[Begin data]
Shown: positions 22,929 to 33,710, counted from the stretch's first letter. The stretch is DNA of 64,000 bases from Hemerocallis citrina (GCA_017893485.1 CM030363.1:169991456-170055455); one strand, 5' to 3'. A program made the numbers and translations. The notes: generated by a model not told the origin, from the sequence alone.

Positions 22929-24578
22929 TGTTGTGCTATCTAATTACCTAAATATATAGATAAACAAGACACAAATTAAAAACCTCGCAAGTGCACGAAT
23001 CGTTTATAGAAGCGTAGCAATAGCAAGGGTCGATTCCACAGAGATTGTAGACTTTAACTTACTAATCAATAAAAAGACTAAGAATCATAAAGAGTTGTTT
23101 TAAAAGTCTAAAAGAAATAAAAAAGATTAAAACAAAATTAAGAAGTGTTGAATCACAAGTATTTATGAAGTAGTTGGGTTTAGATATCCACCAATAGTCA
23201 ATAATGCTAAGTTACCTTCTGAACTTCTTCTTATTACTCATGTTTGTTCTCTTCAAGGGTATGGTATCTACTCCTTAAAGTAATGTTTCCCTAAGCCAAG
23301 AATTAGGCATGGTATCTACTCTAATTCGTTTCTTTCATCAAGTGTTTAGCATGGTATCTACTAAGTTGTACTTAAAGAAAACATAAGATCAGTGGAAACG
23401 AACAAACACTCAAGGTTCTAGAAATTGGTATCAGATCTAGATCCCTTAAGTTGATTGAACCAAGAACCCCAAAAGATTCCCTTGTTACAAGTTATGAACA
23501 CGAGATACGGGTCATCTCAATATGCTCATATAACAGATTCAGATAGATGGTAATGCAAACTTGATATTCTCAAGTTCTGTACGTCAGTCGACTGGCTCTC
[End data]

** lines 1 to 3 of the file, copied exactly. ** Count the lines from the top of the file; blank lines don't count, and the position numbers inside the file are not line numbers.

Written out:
Shown: positions 22,929 to 33,710, counted from the stretch's first letter. The stretch is DNA of 64,000 bases from Hemerocallis citrina (GCA_017893485.1 CM030363.1:169991456-170055455); one strand, 5' to 3'. A program made the numbers and translations. The notes: generated by a model not told the origin, from the sequence alone.

Positions 22929-24578
22929 TGTTGTGCTATCTAATTACCTAAATATATAGATAAACAAGACACAAATTAAAAACCTCGCAAGTGCACGAAT